Organized By : Institute for Genocide and Mass Atrocity Prevention

In many parts of the world, particularly throughout the Americas, indigenous peoples have been and continue to be victims of targeted mass atrocity violence. The violence is not limited to colonial era genocides, forced displacements, religious conversions or so-called reeducation programs. It has continued in the form of destruction and contamination of lands and waters in the name of economic development, as well as killings and disappearances of indigenous rights defenders. Most recently it has manifested in disproportionate infection and death rates as part of the global COVID-19 pandemic. Nowhere is the persistent attack on indigenous rights and the need for more effective atrocity prevention work more apparent than in Brazil.

Please join us for a conversation with four panelists from Brazil including indigenous activists and legal experts from academic and government institutions.

English – Portuguese Simultaneous Interpretation Provided

Note: The event is intentionally scheduled to occur just before the start of the 2021 United Nations Permanent Forum on Indigenous Issues.

Moderated by:

Nadia Rubaii, Co-Director of the Institute for Genocide and Mass Atrocity Prevention (I-GMAP), Binghamton University and Jocelyn Getgen Kestenbaum, Director of the Benjamin B. Ferencz Human Rights and Atrocity Prevention Clinic at Cardozo Law


Tónico Benites (Guarani-Kaiowá) is an indigenous rights leader, anthropologist and human rights defender from Mato Grosso do Sul, Brazil.

Marcia Wayna Kambeba (Omágua / Kambeba) is a poet, writer, composer, photographer, activist and international speaker on indigenous and environmental issues, and the first indigenous Ombudswoman in Belem do Para, Brazil.

Fernanda Bragato is a Full Professor of Law Unisinos Law School (Brazil).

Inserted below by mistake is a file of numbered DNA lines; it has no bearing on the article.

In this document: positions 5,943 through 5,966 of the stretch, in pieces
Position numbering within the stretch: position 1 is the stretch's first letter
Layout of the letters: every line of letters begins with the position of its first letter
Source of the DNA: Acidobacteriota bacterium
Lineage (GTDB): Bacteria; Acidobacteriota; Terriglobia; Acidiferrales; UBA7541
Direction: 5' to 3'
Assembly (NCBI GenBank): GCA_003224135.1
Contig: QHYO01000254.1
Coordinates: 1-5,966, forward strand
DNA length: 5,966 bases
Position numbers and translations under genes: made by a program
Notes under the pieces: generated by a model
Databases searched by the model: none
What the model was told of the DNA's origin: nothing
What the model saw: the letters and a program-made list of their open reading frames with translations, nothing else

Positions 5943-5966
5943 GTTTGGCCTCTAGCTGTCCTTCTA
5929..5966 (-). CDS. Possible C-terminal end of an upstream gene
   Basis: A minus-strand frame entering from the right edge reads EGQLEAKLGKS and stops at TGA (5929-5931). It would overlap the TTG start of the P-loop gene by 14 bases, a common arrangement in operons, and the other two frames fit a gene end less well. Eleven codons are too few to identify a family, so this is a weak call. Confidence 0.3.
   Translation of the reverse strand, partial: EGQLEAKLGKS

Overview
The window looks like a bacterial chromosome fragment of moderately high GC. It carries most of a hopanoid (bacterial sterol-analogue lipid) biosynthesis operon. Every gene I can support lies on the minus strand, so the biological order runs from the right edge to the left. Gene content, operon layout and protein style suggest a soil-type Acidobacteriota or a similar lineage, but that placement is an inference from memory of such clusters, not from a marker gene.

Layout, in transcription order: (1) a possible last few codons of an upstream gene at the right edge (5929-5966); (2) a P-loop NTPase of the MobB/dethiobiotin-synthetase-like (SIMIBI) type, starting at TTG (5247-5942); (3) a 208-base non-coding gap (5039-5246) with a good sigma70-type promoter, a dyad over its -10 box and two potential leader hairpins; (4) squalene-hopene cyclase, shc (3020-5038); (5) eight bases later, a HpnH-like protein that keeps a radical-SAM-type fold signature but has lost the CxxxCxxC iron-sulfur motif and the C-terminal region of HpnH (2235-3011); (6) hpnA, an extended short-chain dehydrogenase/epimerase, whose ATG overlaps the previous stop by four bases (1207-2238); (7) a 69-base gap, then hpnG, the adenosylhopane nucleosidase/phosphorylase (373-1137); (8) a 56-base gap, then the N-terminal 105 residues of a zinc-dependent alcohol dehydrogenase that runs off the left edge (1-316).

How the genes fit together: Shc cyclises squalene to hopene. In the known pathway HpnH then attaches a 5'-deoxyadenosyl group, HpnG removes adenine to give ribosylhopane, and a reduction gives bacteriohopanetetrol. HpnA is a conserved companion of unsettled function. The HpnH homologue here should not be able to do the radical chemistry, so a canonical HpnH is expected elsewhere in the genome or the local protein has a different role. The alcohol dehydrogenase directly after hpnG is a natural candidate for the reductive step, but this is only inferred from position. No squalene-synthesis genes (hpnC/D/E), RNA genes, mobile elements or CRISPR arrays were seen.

Júlio José Araújo, Jr. is a former Federal Judge and current Federal Prosecutor at in the State of Rio de Janeiro.

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Organized By : Institute for Genocide and Mass Atrocity Prevention

Alice Wairimu Nderitu, the newly appointed United Nations Special Adviser to the Secretary-General on the Prevention of Genocide, joins us for a conversation about her long career in atrocity prevention and her vision for the Office of the Special Adviser during her mandate.

March 17, 2021 | 10:00 AM EST



Organized By : Institute for Genocide and Mass Atrocity Prevention

Hear from colleagues from the Dallaire Institute for Children, Peace and Security, as well as experts in the recruitment prevention and child protection fields both in the context of armed conflict and for criminal networks and gangs. Join the Inistitute for Genocide and Mass Atrocity Prevention for a conversation on what they have learned through their experiences and their work.


Steven Dudley is an investigative journalist, policy analyst and author. He is co-founder and co-director of InSight Crime, a think tank focused on organized crime in the Americas. He is the author of MS-13: The Making of America's Most Notorious Gang (2019).

Achaleke Christian Leke is a civil society peacebuilding activist with special expertise in youth issues. He is National Coordinator of Local Youth Corner Cameroon.

Cesar Rincon is a Colombian lawyer with 30 years of experience in criminal investigation, focusing on criminal organizations, human rights violations and government corruption. His experience includes 11 years as team coordinator at the United Nations International Commission Against Impunity in Guatemala (CICIG)

Shelly Whitman is the executive director of the Dallaire Institute for Children, Peace and Security (Canada)

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